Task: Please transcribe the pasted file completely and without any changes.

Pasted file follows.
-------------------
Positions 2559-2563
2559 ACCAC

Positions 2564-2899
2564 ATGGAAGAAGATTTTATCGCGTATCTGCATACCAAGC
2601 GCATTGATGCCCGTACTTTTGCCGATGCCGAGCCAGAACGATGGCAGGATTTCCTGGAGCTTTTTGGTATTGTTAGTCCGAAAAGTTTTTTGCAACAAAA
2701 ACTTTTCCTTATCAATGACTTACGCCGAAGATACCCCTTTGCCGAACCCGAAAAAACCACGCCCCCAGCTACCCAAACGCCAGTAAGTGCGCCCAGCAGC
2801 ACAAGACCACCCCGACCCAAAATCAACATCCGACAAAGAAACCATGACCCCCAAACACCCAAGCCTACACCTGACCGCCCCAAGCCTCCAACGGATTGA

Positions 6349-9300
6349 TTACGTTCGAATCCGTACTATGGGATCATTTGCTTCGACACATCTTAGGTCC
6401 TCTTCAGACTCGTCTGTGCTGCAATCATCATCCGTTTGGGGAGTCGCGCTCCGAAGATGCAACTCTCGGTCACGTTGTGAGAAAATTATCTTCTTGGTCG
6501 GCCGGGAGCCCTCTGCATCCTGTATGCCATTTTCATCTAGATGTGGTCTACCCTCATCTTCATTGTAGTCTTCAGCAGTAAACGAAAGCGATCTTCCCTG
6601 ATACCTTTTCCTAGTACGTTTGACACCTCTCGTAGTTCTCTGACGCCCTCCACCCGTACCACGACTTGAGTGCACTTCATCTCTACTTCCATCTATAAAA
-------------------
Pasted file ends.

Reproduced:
Positions 2559-2563
2559 ACCAC

Positions 2564-2899
2564 ATGGAAGAAGATTTTATCGCGTATCTGCATACCAAGC
2601 GCATTGATGCCCGTACTTTTGCCGATGCCGAGCCAGAACGATGGCAGGATTTCCTGGAGCTTTTTGGTATTGTTAGTCCGAAAAGTTTTTTGCAACAAAA
2701 ACTTTTCCTTATCAATGACTTACGCCGAAGATACCCCTTTGCCGAACCCGAAAAAACCACGCCCCCAGCTACCCAAACGCCAGTAAGTGCGCCCAGCAGC
2801 ACAAGACCACCCCGACCCAAAATCAACATCCGACAAAGAAACCATGACCCCCAAACACCCAAGCCTACACCTGACCGCCCCAAGCCTCCAACGGATTGA

Positions 6349-9300
6349 TTACGTTCGAATCCGTACTATGGGATCATTTGCTTCGACACATCTTAGGTCC
6401 TCTTCAGACTCGTCTGTGCTGCAATCATCATCCGTTTGGGGAGTCGCGCTCCGAAGATGCAACTCTCGGTCACGTTGTGAGAAAATTATCTTCTTGGTCG
6501 GCCGGGAGCCCTCTGCATCCTGTATGCCATTTTCATCTAGATGTGGTCTACCCTCATCTTCATTGTAGTCTTCAGCAGTAAACGAAAGCGATCTTCCCTG
6601 ATACCTTTTCCTAGTACGTTTGACACCTCTCGTAGTTCTCTGACGCCCTCCACCCGTACCACGACTTGAGTGCACTTCATCTCTACTTCCATCTATAAAA